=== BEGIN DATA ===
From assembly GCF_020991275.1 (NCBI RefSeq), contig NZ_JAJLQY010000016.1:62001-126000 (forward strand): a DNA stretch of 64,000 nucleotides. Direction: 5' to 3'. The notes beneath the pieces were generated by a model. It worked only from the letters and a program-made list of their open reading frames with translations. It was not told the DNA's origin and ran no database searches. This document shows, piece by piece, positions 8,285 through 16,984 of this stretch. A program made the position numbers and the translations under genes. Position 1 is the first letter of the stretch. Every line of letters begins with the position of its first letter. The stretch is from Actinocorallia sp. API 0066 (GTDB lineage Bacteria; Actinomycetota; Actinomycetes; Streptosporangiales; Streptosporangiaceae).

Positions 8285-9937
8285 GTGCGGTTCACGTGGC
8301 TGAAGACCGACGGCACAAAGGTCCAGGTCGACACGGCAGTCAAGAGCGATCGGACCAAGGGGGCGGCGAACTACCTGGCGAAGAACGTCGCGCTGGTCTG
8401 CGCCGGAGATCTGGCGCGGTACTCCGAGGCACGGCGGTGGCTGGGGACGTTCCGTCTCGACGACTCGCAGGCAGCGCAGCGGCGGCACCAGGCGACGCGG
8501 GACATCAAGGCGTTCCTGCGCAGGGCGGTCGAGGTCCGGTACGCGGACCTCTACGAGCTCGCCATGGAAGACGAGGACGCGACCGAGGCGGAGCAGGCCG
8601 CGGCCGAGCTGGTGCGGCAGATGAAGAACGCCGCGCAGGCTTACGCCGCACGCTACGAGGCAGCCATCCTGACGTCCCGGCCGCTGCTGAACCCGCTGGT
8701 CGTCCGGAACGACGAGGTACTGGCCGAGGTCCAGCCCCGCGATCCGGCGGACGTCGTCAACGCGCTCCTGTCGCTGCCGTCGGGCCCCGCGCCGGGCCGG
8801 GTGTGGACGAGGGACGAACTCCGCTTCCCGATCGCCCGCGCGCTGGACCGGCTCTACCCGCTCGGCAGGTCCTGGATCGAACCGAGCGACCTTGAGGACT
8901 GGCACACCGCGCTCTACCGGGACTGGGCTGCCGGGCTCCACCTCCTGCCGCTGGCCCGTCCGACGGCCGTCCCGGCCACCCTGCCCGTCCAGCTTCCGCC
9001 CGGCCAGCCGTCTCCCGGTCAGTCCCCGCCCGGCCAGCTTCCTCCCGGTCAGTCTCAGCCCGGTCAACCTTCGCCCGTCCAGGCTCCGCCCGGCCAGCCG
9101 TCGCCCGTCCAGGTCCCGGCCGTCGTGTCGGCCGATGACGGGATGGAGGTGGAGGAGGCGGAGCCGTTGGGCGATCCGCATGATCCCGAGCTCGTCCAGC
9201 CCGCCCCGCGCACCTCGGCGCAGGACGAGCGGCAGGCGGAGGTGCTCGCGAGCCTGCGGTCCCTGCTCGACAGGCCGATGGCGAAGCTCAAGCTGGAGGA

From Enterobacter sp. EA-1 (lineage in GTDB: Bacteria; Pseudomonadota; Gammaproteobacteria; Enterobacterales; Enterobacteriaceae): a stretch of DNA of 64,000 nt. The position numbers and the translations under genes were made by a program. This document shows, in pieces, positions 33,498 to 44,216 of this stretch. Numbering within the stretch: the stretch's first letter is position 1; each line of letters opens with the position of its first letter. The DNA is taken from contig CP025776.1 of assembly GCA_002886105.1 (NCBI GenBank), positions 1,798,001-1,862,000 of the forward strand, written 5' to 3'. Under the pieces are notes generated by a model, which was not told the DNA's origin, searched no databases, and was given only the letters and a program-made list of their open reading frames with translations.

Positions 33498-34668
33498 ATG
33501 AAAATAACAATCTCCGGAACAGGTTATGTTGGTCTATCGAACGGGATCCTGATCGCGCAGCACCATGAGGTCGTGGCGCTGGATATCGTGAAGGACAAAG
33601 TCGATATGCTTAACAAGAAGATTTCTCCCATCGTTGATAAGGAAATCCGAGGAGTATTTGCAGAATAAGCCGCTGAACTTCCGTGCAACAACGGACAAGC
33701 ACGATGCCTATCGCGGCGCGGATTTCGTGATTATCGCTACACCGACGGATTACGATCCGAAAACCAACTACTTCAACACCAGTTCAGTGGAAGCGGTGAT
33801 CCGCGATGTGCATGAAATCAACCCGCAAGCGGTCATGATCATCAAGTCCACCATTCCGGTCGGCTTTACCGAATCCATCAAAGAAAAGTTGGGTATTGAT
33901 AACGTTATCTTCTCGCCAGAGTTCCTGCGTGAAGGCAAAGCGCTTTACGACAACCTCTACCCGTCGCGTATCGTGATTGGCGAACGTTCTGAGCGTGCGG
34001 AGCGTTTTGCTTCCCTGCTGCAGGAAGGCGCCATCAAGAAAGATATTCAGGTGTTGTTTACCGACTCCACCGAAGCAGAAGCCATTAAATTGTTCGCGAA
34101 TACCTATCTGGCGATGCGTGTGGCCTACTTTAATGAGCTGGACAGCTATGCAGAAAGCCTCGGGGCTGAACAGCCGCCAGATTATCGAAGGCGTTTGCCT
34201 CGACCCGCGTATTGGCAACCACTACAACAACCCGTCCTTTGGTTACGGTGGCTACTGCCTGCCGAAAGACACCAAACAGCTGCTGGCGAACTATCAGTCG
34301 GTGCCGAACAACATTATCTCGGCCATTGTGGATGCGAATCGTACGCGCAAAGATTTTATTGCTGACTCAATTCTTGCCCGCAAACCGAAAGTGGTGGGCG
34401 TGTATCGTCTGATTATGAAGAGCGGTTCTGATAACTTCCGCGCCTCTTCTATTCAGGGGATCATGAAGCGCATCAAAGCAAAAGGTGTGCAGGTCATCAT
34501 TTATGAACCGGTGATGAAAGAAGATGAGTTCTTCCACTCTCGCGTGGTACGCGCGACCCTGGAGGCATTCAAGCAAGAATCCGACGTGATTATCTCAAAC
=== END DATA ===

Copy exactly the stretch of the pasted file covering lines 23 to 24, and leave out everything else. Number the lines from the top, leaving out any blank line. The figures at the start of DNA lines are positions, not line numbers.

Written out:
34101 TACCTATCTGGCGATGCGTGTGGCCTACTTTAATGAGCTGGACAGCTATGCAGAAAGCCTCGGGGCTGAACAGCCGCCAGATTATCGAAGGCGTTTGCCT
34201 CGACCCGCGTATTGGCAACCACTACAACAACCCGTCCTTTGGTTACGGTGGCTACTGCCTGCCGAAAGACACCAAACAGCTGCTGGCGAACTATCAGTCG